The author Stephen King once said that “If you don’t have time to read, you don’t have the time (or the tools) to write. Simple as that.” Replace “read” with “listen” and “write” with “mix“, and you have some pretty darn good advice for our industry as well.
2. Divide and Conquer Your Lows
The second thing you can do right now to get much better bottom-end is to make a conscious choice over which instrument will be the deepest one in your mix.
Is your bass lower than your kick, or is you kick lower than your bass? Try as you might, you just can’t have it both ways!
Do yourself a favor and take it from so many of the greats who came before us: Trying to make two instruments dominant in the same part of the low frequency range is a recipe for unstable and uninteresting bottom end. The earlier you learn this fact, the better your mixes will be. And I hope you learn this lesson even earlier in your career than I did.
This can be a stumbling block for many mixers as they are improving their craft: “That synth bass patch sounded so big and fat when I was programming it! The subs on that kick sounded so delicious when solo’d!” But often, cutting the deepest lows from one instrument can make the whole low end sound more massive and more defined, as you free up territory for the bass instrument that really should be occupying that range.
There are several ways to approach this idea, and the specific solution may vary from song to song: You might let a slow, subby bass dominate the 40-80 Hz range, while a tight, punchy kick dominates the 90-180 Hz range. (Or vice versa!) You might have a deep kick that has has ample energy around 50Hz and 100Hz, with a bass guitar that slides right into a hole around 70-90Hz. (Or vice versa again!)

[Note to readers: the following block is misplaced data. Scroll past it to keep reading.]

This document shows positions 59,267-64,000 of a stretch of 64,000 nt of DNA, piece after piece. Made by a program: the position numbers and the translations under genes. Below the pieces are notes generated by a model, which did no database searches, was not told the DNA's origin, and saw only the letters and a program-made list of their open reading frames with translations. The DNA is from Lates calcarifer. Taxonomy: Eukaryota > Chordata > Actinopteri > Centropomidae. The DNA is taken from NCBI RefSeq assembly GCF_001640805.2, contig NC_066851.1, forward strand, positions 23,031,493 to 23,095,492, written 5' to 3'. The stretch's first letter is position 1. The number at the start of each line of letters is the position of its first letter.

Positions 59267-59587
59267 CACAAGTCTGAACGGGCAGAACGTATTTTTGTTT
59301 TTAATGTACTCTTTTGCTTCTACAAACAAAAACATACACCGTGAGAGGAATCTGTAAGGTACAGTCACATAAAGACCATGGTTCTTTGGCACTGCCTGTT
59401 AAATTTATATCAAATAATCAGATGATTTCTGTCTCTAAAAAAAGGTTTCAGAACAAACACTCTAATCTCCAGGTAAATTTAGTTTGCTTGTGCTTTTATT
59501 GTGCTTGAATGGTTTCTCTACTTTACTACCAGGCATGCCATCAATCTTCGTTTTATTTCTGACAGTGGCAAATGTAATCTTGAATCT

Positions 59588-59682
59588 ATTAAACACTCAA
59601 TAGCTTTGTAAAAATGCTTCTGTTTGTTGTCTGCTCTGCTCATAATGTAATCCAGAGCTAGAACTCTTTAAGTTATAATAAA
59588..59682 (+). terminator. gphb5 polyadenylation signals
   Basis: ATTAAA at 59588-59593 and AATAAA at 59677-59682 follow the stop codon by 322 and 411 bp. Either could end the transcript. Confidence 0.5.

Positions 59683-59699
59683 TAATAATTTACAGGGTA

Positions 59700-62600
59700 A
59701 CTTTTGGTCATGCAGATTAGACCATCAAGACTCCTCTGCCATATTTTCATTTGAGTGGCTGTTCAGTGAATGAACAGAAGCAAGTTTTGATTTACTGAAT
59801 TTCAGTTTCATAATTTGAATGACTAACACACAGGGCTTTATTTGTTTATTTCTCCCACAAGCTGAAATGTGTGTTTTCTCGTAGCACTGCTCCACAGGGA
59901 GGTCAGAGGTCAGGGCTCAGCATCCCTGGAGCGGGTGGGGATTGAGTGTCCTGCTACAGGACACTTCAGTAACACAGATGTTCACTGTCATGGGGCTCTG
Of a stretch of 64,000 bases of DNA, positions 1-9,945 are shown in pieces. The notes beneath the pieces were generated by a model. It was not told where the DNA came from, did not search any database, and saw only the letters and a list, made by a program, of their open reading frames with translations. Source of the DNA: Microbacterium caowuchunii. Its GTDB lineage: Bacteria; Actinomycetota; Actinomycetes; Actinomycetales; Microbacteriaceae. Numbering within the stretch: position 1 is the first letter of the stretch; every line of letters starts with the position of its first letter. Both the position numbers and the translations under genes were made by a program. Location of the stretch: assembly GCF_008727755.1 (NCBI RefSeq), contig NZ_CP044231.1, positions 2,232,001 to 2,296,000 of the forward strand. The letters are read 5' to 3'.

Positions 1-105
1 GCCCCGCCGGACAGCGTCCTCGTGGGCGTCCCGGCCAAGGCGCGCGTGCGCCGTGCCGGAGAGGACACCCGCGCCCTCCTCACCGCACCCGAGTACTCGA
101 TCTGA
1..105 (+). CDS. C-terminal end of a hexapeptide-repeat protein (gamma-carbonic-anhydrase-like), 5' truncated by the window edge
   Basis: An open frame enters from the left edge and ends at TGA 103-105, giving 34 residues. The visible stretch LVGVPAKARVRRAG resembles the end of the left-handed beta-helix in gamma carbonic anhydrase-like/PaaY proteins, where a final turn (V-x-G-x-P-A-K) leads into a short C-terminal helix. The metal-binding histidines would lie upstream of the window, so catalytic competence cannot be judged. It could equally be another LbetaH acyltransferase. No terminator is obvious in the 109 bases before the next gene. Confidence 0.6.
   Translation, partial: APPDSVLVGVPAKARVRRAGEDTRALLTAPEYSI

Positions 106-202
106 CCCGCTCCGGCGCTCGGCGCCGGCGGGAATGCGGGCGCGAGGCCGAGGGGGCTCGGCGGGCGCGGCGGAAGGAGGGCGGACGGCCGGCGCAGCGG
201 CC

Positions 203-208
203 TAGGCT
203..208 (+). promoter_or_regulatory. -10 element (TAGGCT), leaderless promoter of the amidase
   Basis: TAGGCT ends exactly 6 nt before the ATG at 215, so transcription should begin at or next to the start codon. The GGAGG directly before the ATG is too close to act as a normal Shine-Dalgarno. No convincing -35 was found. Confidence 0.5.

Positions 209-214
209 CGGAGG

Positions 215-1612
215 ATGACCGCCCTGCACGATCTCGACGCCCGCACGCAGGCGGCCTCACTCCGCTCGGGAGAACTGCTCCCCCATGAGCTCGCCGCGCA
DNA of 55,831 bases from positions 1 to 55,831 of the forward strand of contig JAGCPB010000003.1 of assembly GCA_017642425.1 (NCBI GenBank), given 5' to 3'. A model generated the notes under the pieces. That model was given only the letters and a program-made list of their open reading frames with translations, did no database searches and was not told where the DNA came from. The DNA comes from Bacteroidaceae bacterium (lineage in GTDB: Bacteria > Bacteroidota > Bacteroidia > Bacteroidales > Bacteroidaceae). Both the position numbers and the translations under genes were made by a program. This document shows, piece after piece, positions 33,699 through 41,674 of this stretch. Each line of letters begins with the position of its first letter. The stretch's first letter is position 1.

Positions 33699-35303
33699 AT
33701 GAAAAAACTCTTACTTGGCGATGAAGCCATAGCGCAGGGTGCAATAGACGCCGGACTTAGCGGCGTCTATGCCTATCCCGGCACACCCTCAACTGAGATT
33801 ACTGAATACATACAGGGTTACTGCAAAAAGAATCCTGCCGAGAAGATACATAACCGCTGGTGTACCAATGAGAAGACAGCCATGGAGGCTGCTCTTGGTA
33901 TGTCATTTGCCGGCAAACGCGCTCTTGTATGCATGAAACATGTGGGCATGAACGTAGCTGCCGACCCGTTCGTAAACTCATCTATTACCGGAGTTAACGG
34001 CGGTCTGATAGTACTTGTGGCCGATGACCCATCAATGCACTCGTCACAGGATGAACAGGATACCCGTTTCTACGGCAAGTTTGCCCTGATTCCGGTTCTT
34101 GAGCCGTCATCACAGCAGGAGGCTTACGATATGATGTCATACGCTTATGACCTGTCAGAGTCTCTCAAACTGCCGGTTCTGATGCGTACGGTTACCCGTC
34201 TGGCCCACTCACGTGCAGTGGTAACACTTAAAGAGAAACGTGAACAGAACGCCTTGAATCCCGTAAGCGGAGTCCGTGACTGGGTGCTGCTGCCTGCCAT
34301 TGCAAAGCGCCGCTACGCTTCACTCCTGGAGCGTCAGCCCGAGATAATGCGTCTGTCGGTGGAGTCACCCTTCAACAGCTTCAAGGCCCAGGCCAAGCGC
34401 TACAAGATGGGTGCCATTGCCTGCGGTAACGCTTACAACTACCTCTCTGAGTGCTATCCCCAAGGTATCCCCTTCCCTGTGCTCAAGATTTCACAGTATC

Cutting lows to get bigger lows can feel counter-intuitive at first, but be ruthless if necessary: If your low end sounds muddy, cluttered and unruly, a “hi pass” (aka low cut) filter on one of your lowest instruments will often do the trick. Sometimes a little bit of subtraction is what will make the low end sound tight and huge.
Don’t listen to your mental chatter, your preconceived ideas, or your ego when it comes to making this decision: Listen to the sound coming out of the speakers. You might also try listening to some of your favorite mixes with this idea in mind. Once you’re conscious of it, you may notice that this is going on a lot more than you ever expected.
3. Listen to Your Mixes in a Great Room
The third and final thing you can do is to take your mixes into an amazing listening environment, and start working with a mastering engineer who can help you understand how the bottom end is working in your mixes.
So many of our clients have told us how much they learned about making better-sounding mixes from stopping by the studio—or even working with us remotely.
As much as I love taking a track from good to great, I have to admit that one of the most gratifying parts of being a mastering engineer is hearing from colleagues and clients that “working with you has made me a better mixer.”
And if you made it this far, you’re welcome to sit down with me or Joe in the studio for your session anytime!